By now, everyone in computer science and operations research is aware of the purported P<>NP proof of Vinay Deolalikar of HP Labs. After intense discussion (mainly through blogs and wikis), the original paper was taken down, and Vinay has prepared a new version for submission. He claims:

I have fixed all the issues that were raised about the preliminary version in a revised manuscript (126 pages); clarified some concepts; and obtained simpler proofs of several claims. This revised manuscript has been sent to a small number of researchers. I will send the manuscript to journal review this week. Once I hear back from the journal as part of due process, I will put up the final version on this website.

I am convinced by Dick Lipton’s blog entry and by Scott Aaronson’s commentary suggesting fundamental flaws in the paper, but since Vinay has not retracted the paper, I will look forward to the definitive version of the paper. For a detailed description of the issues, press coverage, and other aspects, polymath has an extensive wiki on the topic.

What I find most intriguing is the field’s response to this claimed proof. Proofs that P=NP or P<>NP are certainly not uncommon. Gerhard Woeginger faithfully keeps track of these claims and is up to 62 in his list. Some of these results come out of the operations research world. For instance, Moustapha Diaby is a faculty member at the business school at the University of Connecticut and believes he has found linear programming formulations for NP-hard problems (number 17 on Woeginger’s list).

The Deolalikar paper is unique, however, in that many, many top mathematicians looked very closely at the paper and worked very hard to determine its correctness. This group includes people like Fields-medal winner Terrence Tao and Polya and Fulkerson prize winner Gil Kalai. Why did so many very smart people (and successful! They don’t do wikipedia pages on just anyone [yet]) spend time on this while practically no one spends time with the other 61 purported proofs?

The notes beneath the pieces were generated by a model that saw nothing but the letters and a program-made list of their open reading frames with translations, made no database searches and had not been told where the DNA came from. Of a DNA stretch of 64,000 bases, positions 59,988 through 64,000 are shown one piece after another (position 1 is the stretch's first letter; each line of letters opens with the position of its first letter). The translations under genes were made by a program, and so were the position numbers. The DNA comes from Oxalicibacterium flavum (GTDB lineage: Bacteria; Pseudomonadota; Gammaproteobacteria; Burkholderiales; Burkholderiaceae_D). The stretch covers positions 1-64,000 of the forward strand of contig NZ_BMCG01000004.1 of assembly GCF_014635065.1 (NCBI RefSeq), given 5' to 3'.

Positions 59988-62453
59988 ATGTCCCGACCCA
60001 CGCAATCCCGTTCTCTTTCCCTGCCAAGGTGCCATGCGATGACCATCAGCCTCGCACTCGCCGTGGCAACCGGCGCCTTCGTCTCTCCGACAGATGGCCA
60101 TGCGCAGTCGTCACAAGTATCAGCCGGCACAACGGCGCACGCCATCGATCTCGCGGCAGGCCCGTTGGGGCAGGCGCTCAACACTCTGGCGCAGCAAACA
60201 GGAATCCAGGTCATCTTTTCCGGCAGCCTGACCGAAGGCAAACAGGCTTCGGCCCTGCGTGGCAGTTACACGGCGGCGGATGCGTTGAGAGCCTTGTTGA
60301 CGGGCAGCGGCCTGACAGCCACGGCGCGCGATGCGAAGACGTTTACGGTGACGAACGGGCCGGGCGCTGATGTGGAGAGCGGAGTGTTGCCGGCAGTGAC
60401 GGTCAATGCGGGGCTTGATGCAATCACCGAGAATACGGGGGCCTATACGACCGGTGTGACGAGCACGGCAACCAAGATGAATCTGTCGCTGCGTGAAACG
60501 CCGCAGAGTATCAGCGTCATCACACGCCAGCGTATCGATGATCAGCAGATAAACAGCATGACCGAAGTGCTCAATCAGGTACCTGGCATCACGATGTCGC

The most obvious reason is that this paper presented a fundamentally new approach to this problem. As Lipton says: “the author has advanced serious and refreshingly new ideas of definite value”. In this proof, Deolalikar uses finite model theory, an area of logic, to deduce structures in random satisfiability problems. If P=NP, then the structures would have to be different than what is already known about random satisfiability problems in the critical region (this synopsis is vague to the point of not being usable). This is definitely a different direction than past efforts, bringing together a number of disparate fields.

Further, Deolalikar knows very well that there are a number of proofs in the literature that say “P<> NP cannot be proved this way”. For instance, any result that cannot distinguish between the easy 2-satisfiability and the hard 3-satisfiability is doomed to failure (Aaronson’s blog entry gives a few others along with other signs to check for in claimed proofs). Deolalikar presented reasons for believing that his approach evaded the barriers. This leads to excitement! Could this approach avoid known invalid approaches?

Contrast this with papers that suggest that a linear programming model can correctly formulate an NP-complete problem. Yannakakis showed that no symmetric formulation can do so, and that provides a powerful barrier to linear programming formulations. Not only must a a formulation not be symmetric, but its asymmetry must be of the sort that continues to evade Yannakakis’ proof. Without a strong argument on why an LP formulation fundamentally avoids Yannakakis’ argument, it is not even worthwhile spending time with LP formulations of NP-complete problems.

This overwhelming doubt was clearly not felt by some referees who allowed Diaby’s papers to be published in “International Journal of Operational Research”, lending credence to the idea that the refereeing and journal process in operations research is broken (in my view, of course). For the steps given in the Computational Complexity blog, we have have to add a step: “Your paper is accepted by a third tier journal and still no one believes it.” Similarly, it will not be enough for me to see that Deolalikar’s paper is published: at this point I trust the blogs (some of them, anyway) more than the journals!

Even if the Deolalikar result is shown not to be valid, the paper gives me enormous hope that someday the P<>NP (as I believe it is, rather than P=NP) will be proved. We appear to be developing methods that will have some traction in the area.

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